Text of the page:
be brought together under the leadership of the chief artillery
officer of Leningrad naval defence, who will be responsible for
the formation, training and supply of the artillery batteries and
for the organization of communication networks between batteries
and naval vessels on the one hand, and the system of Fortified Areas
(URs) and Red Army units. The artillery commanders of the Fortified
Areas shall have the right to call artillery support and plot the
targets. All artillery, involved in the defence of the Kovashin
position, should be brought together under the leadership of the
Izhorsky Fortified Area commander.
4. Concerning the naval formations designated for ground combat
Apart from 4 naval infantry brigades already raised for frontline
service since the beginning of the war, the follwong contingencies
should be drafted:
a) evacuated coastal defence personnel from the Tallinn base
(up to 3000 men), evacuated anti-aircraft defence personnel from
the Tallinn base (up to 3500 men), evacuated airforce and supply
personnel from the Tallinn base (up to 1500 men).
b) the crews of the decommissioned unfinished vessels (up to
c) partially employ the crews of combat vessels, which have
limited tasks to fulfill (up to 2000 men)
The naval personnel thus drafted should be employed for:
1) reinforcement of the 10th Rifle Corps16th and 22nd
Rifle Divisionsup to 10,000 men
2) reinforcement of the 1st naval infantry Brigadeup to 1500
The reinforcement and rearmament of the 10th Rifle Corps should
be carried out by the commanders of the Leningrad Front, who will
take charge of the 10,000 men donated by the Red-banner Baltic Fleet
The reinforcement of the 1st Naval infantry Brigade should be carried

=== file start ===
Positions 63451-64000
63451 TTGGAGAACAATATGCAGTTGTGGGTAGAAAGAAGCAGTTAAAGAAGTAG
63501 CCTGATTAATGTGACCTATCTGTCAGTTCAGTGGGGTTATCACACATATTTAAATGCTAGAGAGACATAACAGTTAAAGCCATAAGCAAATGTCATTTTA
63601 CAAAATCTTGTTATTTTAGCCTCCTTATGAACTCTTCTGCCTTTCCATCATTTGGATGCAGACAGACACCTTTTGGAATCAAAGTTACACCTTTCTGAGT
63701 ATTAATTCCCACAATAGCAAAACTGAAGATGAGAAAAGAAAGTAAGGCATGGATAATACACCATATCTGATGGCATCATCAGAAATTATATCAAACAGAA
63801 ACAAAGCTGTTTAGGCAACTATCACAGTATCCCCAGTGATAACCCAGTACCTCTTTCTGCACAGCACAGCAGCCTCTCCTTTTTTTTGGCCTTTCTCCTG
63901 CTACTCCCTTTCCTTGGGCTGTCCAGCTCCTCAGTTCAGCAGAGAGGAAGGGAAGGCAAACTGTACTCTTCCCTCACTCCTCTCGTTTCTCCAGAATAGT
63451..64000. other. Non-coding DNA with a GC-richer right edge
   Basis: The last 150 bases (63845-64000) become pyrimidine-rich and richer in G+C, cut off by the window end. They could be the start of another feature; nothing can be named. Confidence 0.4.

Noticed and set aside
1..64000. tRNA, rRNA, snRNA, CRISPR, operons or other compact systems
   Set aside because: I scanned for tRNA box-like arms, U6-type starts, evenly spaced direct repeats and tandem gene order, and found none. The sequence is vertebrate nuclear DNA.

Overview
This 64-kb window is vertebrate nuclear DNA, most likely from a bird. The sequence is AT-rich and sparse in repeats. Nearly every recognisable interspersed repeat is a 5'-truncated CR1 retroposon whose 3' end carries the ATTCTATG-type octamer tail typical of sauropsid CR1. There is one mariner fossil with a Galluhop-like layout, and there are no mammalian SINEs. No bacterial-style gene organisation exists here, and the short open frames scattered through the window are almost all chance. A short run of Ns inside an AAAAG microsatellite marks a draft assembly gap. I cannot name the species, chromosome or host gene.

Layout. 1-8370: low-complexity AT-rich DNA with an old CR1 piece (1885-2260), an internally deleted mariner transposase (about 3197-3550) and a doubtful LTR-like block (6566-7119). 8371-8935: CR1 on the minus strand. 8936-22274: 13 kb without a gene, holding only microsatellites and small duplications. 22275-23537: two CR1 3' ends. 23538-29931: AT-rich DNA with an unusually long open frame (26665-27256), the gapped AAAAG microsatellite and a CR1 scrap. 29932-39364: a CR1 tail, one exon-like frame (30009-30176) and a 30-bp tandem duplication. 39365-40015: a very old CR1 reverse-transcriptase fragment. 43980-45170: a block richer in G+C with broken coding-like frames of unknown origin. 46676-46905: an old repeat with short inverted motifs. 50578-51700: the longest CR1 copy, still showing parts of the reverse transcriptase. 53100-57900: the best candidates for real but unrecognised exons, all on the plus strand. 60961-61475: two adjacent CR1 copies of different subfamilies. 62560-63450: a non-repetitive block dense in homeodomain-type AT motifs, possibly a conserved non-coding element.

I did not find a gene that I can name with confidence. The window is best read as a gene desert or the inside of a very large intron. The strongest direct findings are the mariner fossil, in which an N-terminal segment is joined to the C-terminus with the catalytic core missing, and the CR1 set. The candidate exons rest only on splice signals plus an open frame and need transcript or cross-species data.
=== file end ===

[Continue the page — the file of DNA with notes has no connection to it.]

out by the Military Council of the Red-banner Baltic Fleet
Henceforth all future excess manpower resources of the Fleet
should be employed for:
a) reinforcement of the 5 naval infantry brigades
b) formation of the special striking marine battalions for the rifle
5. Organizational issues.
In order to achieve the unity of all resources and assets employed
for the naval defence of Leningrad, the commander of the naval defence
should be subordinated to the Military Council of the Red-banner
VoroshilovMember of the Northwestern Strategic Direction Military
ZhdanovSecretary of the Central Committee of the All-Soviet
Order of the Stavka of High Command concerning the counter-battery
tactics against the enemy artillery deployed near Leningrad.
N. 0419 16 September 1943
The enemy forces conduct routine attacks of the city of Leningrad
employing long-range heavy artillery, inflicting heavy damage to
the population of the city, industrial complexes and cultural establishments.
The measures, taken by the Military Council of the Leningrad
front, proved insufficient due to the following reasons:
1. Artillery and airforce of the Leningrad front and Red-banner
Baltic Fleet are not employed effectively and are not co-ordinated
by a single commanding officer responsible for counter-battery actions.
2. The existing cooperation between the front artillery and
coastal artillery of the Red-banner Baltic Fleet is apalling and
does not fulfill the needs of supporting the efforts for enemy artillery
3. The fire against enemy batteries is not directed acording
to the most accurate modern techniques of aiming, and it is especially
characterisitic of the 101st brigade of the coastal defence of the
Red-banner Baltic Fleet.
4. The deployemnt of fighter escort aircraft for the reconnaissance
plane is followed by considerable frictions, therefore the reconnaissance